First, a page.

Jacqueline Hurt talks about the role of the lawyer in film financing deals, the rise in the number of sales companies and the film policy review.
A partner at London based media law firm Olswang since 2000, Hurt specialises in financing, production and distribution of films and television programmes, in particular co-productions with any combination of government subsidies, tax-based finance, distribution pre-sales and banking finance. Prior to joining Olswang, Hurt worked at London law firm SJ Berwin.
What trends were you seeing at Cannes this year, from a lawyer’s perspective?
The market was quite quiet. I got the impression that if you had a good project of course it’s going to sell well, but there were less projects about that people were getting excited about.
It’s harder to get projects off the ground. I had a meeting with Wild Bunch and they are looking wider than they have before for projects, trying to develop relationships with UK producers and other producers that are not in France, or have relied on before. I think a lot of people are trying to widen their contacts in order to develop business, because there is less business going on.
What do you think of the rise in the number of UK sales companies?
It’s interesting. There is a lot of competition between sales agents in the UK. I don’t know how that will play out, whether all of them will survive. I’m hoping what it means is that there will be an increase in UK films that are able to reach the market. But it could mean there will just be more sales agents chasing the same projects. It could go either way. But I’m worried that maybe the market can’t sustain so many.
What was your reaction to the Film Policy Review?
What I liked about the Film Policy was that it was so wide ranging, both industrially and culturally. It was about trying to encourage everyone to engage with particuarlly British film from an early age and I liked the emphasis on digital.
I also liked the discussion on what can be done to help independent distributors in relation to the virtual print fee, because I do think the way it is structured is a disadvantage to independent distributors.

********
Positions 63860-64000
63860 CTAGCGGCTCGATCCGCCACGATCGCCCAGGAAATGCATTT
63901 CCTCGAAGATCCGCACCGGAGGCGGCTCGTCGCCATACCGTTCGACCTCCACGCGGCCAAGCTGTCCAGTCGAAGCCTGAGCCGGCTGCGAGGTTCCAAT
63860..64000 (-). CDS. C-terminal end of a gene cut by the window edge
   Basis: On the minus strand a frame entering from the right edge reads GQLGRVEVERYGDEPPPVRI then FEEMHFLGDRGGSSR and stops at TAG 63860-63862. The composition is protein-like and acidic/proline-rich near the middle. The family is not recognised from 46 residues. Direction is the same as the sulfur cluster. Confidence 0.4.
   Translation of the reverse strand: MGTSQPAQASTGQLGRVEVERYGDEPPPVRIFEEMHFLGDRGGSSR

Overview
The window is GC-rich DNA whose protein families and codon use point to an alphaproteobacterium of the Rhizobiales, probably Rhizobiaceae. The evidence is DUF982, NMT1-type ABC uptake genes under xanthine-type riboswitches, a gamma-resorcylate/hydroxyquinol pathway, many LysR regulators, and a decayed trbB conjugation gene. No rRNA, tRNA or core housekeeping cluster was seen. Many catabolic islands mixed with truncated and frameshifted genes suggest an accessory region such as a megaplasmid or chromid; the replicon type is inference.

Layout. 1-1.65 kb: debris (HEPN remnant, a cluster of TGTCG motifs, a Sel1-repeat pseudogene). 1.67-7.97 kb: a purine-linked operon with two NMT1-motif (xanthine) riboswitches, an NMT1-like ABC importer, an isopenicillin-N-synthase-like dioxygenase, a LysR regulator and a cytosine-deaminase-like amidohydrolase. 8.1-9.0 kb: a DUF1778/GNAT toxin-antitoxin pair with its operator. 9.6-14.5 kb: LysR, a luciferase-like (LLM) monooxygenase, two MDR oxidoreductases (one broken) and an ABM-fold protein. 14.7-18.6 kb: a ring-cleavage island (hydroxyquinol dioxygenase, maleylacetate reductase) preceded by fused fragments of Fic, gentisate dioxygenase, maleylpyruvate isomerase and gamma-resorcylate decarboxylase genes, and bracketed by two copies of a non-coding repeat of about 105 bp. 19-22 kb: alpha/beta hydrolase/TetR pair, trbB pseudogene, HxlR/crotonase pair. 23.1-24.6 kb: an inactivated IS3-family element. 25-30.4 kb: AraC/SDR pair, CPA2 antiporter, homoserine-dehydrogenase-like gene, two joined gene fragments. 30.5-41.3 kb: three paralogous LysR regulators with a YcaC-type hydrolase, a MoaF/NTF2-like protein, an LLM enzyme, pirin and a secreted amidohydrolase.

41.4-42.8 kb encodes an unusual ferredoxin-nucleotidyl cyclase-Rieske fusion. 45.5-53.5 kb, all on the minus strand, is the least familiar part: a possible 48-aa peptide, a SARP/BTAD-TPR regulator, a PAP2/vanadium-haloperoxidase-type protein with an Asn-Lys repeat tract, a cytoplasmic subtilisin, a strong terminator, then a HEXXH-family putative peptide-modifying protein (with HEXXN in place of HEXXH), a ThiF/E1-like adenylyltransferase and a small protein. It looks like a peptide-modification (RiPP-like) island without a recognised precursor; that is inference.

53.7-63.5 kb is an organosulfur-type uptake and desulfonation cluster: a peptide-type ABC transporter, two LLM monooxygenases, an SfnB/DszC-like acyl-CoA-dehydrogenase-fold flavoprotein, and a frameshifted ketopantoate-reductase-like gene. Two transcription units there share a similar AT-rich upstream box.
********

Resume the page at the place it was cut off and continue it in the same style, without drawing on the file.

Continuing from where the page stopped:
What I don’t know is how much some of it can be forced onto the industry. There was the other suggestion that there be some discussion between distributors and exhibitors about flexibility with regard to theatrical windows. It will be interesting to see if that does actually progress.
What is interesting was the film policy panel’s confirmation that the vision award, which allows funding across a number of development projects, should be continued. I think that is good.
What trends are you seeing in terms of funding films in the UK?
There are more private equity investors than there ever used to be coming into British films. From America, Europe and the Middle East. I think it’s partly because there is very little return on other investments and if anyone wants to make a slightly different investment where they might get a return, film offers an alternative investment and can offer quite a big return if the film hits. There have always been private investors in US movies, but it’s encouraging to see private investors putting money into UK movies.
What impact do you think the government’s plans to extend the tax credit to high end TV projects and animation will have?
I think it’s very exciting. I’m hoping that will be excellent for the TV industry, both in keeping projects here and attracting external productions The US and European producers I have spoken to are all very excited, as are UK producers. The consultation paper is just about to be published, so we are going to have a look at that when it comes out and respond to it. And we will speak to our clients. Some of our TV clients aren’t familiar with the film tax credit, some will be familiar with it, like Ecosse, and we are keen to get their views on what works and what doesn’t and what changes need to be made.
What have you been working on recently?
We worked for Anton Capital last summer on the deal to raise €150m to co-finance the StudioCanal slate over the next three years. It was a very good deal for StudioCanal in the way it was structured. We were able to bring in our French law office to help on some of the French documents. Our Paris office opened in February.
And I’ve been working with Gaby Tanner on a couple of her projects. She brought me in to act for the private equity investors that she had brought in on The Invisible Woman. We are helping another European company raise a film fund, but I can’t say what it is yet!
Would you like to see more slate deals like the Anton Capital/StudioCanal deal?
Yes, but the trouble in Europe is that there are not many people who have a slate or have the ability to produce a slate. StudioCanal is one of the few.
Is there a danger that the film financing/production process can become “overlawyered”?
It depends how sophisticated your client is as to how much you need to tell them. Nobody wants the deal to go on forever or to be overlawyered. Because no one is going to make any money that way. The important thing is to identify at the outset what the issues are and not mess around with things that aren’t important. I think that’s what lawyers bring to the table if they know what they’re doing. We are able to make things happen as a result of understanding the business and being well placed.